On Monday, India achieved a significant milestone in its strategic nuclear posture when it announced the completion of its survivable nuclear triad by adding maritime strike capability to land and air-based delivery platforms for nuclear weapons. With the country’s first nuclear ballistic missile submarine, INS Arihant, completing its maiden “deterrence” patrol, India joined the select group of five — US, Russia, China, France and UK — which can boast of this capability.
A deterrence patrol, as the term signifies, is meant to deter the adversary from conducting the first nuclear strike, as a nuclear ballistic missile submarine provides India with an assured second-strike capability. While land-based and air-based delivery systems are easier to track, seek and destroy, a SSBN can stay undetected at sea for a long duration, assuring a nuclear retaliation against the adversary. An assured second-strike capability also allows India not to promise a No First Use of nuclear weapons in the case of any conflict. Part of India’s nuclear doctrine, it is meant to be a major safeguard against any nuclear misadventure, particularly by Pakistan. Over the past three decades, Pakistan has ostensibly supported terrorism in India under the shadow of a nuclear umbrella, which makes a conventional war a rather risky option for India. While the prime minister assured that India “remains committed to the doctrine of Credible Minimum Deterrence and No First Use,” he also warned Pakistan without naming the country that “the success of INS Arihant gives a fitting response to those who indulge in nuclear blackmail”.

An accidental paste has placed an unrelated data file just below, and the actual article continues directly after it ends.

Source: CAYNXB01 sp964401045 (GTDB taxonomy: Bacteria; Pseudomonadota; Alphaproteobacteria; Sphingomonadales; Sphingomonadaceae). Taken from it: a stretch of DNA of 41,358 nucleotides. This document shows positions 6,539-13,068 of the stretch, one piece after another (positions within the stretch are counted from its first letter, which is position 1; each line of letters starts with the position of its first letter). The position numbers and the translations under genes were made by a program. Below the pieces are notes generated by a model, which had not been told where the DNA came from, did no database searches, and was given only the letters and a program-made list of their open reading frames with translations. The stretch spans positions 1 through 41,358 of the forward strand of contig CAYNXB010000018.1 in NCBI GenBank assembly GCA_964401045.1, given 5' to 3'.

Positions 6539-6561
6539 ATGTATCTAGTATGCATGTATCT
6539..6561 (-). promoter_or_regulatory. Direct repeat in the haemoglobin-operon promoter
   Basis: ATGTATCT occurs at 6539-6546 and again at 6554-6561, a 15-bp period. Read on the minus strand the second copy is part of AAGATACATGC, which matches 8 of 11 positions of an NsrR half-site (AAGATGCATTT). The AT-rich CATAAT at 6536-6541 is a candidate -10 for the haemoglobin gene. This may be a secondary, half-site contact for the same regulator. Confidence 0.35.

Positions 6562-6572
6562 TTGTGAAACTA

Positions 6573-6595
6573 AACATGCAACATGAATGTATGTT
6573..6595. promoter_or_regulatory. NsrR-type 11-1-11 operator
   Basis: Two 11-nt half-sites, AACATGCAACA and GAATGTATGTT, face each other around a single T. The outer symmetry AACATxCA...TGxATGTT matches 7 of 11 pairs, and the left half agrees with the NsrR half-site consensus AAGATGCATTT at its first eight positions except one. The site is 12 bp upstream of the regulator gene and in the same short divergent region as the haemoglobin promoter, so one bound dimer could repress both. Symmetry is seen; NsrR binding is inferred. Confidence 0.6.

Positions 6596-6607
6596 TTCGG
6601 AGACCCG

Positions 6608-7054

As we acknowledge this achievement, there is a need to step back and appraise the challenges that lie ahead. The command and control structures for an SSBN on a fully-loaded deterrence patrol have to be robust and fool-proof, for an inadvertent error can lead to mass destruction. Also, the range of missiles on-board INS Arihant are no match for the range of Chinese missiles. INS Arihant, which is an indigenously developed submarine and part of a supposedly five-submarine project, was in the making for more than two decades as a classified programme, directly under the PM. Designed in the 1990s, the INS Arihant development project was officially acknowledged in 1998 and the submarine was launched in 2009. The nuclear reactor of the submarine went critical in 2013 and it was commissioned three years later. As the country looks in satisfaction at INS Arihant’s maiden deterrence patrol, it must celebrate the hard yards put in the past to ensure India’s strategic independence.